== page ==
This guidance is primarily intended for owners, occupiers, non-specialist building professionals, and others who take responsibility for historic buildings. It provides basic information on wall paintings and covers how to assess buildings for the potential survival of historic painted decoration. It also explains the steps that should be taken when are discovered, along with information on who to contact for assistance.
Before the 20th century, wall paintings were a common form of decoration and they can survive hidden beneath later covering layers or materials. New discoveries of painted decoration within historic properties occur frequently across the country. Often, the discovery is purely accidental: during building works, or after specific events such as fire or flooding.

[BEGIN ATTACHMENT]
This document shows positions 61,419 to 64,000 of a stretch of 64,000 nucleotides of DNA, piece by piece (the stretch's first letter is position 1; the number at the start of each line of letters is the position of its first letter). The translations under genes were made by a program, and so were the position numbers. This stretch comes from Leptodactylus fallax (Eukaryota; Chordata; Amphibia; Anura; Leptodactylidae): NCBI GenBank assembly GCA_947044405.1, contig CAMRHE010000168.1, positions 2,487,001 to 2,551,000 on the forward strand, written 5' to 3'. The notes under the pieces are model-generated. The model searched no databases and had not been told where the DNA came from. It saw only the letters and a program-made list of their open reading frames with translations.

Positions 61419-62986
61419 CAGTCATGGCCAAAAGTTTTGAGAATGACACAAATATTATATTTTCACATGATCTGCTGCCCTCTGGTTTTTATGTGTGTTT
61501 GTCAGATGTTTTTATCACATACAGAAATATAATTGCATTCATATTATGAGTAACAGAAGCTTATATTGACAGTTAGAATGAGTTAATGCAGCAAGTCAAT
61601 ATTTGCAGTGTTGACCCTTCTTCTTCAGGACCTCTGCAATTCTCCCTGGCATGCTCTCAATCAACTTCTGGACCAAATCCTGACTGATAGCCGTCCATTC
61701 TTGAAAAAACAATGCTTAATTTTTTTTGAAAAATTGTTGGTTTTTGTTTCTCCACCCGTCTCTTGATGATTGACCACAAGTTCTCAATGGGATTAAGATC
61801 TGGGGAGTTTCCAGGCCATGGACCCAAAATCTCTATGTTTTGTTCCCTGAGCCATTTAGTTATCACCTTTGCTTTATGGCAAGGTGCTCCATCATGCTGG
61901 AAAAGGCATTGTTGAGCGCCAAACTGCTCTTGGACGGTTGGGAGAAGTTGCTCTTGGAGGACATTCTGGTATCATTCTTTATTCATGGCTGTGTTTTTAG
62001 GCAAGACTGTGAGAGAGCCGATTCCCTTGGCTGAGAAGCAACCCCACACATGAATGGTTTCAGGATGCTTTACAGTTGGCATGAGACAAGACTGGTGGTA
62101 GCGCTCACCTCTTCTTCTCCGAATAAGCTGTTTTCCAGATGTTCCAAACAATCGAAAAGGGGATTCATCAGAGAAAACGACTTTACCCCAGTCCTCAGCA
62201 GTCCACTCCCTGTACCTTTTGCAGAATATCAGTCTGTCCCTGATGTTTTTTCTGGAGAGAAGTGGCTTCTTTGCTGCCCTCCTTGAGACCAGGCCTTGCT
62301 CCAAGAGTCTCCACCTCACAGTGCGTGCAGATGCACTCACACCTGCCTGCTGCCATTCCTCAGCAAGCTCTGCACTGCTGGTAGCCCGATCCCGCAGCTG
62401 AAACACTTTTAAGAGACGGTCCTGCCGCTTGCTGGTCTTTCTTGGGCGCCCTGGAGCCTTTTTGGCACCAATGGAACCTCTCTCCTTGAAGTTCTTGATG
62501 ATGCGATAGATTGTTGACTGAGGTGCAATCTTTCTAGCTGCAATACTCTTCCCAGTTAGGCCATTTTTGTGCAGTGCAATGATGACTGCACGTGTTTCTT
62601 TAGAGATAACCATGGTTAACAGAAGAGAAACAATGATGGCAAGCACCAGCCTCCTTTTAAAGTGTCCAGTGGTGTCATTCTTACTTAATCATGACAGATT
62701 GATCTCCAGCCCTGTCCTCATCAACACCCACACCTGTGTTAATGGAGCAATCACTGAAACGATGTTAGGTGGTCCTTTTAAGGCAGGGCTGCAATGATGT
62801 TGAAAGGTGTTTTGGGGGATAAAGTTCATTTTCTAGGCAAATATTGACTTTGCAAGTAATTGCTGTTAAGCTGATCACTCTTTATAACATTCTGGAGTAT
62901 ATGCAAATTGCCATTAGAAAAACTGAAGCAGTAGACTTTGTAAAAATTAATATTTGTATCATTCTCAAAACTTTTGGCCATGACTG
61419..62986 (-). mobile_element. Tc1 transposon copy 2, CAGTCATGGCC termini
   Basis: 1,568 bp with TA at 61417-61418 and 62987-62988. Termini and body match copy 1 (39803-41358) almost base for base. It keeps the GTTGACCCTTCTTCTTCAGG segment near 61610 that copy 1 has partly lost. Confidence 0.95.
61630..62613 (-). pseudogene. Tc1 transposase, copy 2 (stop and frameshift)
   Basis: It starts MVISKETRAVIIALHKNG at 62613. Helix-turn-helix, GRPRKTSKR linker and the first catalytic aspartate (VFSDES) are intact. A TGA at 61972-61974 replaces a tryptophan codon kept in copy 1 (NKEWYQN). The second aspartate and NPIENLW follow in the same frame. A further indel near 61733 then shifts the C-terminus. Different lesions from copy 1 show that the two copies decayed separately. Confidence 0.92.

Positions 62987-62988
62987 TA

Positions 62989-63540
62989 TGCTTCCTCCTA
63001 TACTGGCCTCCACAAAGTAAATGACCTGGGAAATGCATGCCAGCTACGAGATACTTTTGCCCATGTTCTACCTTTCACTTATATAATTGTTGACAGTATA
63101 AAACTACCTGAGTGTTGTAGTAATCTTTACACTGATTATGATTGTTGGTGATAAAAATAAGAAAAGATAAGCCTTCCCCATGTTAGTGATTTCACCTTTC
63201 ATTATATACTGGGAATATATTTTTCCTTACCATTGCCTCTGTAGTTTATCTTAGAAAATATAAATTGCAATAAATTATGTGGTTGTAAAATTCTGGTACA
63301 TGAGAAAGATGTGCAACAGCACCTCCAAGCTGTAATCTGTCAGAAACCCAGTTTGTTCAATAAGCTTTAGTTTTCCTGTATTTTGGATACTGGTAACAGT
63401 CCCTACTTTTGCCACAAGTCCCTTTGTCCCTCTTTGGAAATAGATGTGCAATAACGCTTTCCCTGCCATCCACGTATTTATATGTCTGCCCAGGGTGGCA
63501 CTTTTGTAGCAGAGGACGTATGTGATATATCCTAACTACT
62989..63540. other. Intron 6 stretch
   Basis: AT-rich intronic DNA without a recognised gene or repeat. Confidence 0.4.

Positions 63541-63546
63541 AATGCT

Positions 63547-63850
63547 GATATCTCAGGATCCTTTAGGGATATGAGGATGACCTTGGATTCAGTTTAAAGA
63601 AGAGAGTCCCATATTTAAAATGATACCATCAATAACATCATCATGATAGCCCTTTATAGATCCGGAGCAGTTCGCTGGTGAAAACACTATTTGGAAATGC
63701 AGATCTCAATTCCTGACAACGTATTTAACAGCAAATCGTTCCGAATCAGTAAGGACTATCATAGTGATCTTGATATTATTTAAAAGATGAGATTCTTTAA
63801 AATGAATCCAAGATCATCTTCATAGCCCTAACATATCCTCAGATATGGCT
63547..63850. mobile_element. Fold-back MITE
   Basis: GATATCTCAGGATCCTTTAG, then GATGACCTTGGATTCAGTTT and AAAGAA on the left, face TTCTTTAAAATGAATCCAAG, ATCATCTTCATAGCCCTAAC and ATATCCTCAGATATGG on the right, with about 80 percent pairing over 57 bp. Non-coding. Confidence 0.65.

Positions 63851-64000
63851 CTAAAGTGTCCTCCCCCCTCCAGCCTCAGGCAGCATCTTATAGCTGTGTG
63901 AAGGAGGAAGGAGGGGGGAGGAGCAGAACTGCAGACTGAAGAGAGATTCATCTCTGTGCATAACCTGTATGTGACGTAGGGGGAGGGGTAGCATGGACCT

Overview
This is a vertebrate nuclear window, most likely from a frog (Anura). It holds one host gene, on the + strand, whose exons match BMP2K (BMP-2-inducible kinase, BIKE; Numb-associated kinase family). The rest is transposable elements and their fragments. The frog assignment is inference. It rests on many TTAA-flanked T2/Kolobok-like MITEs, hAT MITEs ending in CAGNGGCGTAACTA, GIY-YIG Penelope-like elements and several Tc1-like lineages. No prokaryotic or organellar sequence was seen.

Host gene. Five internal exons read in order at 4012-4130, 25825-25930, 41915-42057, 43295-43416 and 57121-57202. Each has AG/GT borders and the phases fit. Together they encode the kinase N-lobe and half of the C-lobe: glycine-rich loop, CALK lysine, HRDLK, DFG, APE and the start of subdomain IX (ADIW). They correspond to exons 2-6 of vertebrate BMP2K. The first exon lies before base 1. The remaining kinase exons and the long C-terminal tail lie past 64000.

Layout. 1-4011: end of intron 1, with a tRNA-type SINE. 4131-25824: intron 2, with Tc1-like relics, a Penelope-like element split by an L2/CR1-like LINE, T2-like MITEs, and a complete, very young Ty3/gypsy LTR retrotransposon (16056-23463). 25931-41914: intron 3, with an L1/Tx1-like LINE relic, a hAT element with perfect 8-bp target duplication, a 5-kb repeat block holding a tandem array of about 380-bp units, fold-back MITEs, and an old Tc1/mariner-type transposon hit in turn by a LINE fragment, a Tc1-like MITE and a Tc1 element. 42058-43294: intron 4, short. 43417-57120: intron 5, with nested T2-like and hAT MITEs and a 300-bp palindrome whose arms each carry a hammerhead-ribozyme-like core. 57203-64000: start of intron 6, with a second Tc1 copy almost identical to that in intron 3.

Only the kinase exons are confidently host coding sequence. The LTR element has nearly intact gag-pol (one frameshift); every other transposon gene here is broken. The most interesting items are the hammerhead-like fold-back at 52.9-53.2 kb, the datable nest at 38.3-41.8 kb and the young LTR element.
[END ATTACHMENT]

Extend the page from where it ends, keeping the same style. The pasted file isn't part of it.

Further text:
Lack of awareness of the potential for surviving historic decoration is largely to blame for inadvertent damage and loss. Moreover, when discoveries occur during building works, there are often both financial and scheduling pressures placed on any decision-making, and this can impact on the long-term care of wall paintings. Ideally, the presence of historic decoration will have been established well in advance. This way, the building work can be organised to avoid potential damage. However, when paintings are found by accident it is important to follow some simple guidelines which are explained in more detail here, including who to contact for further advice.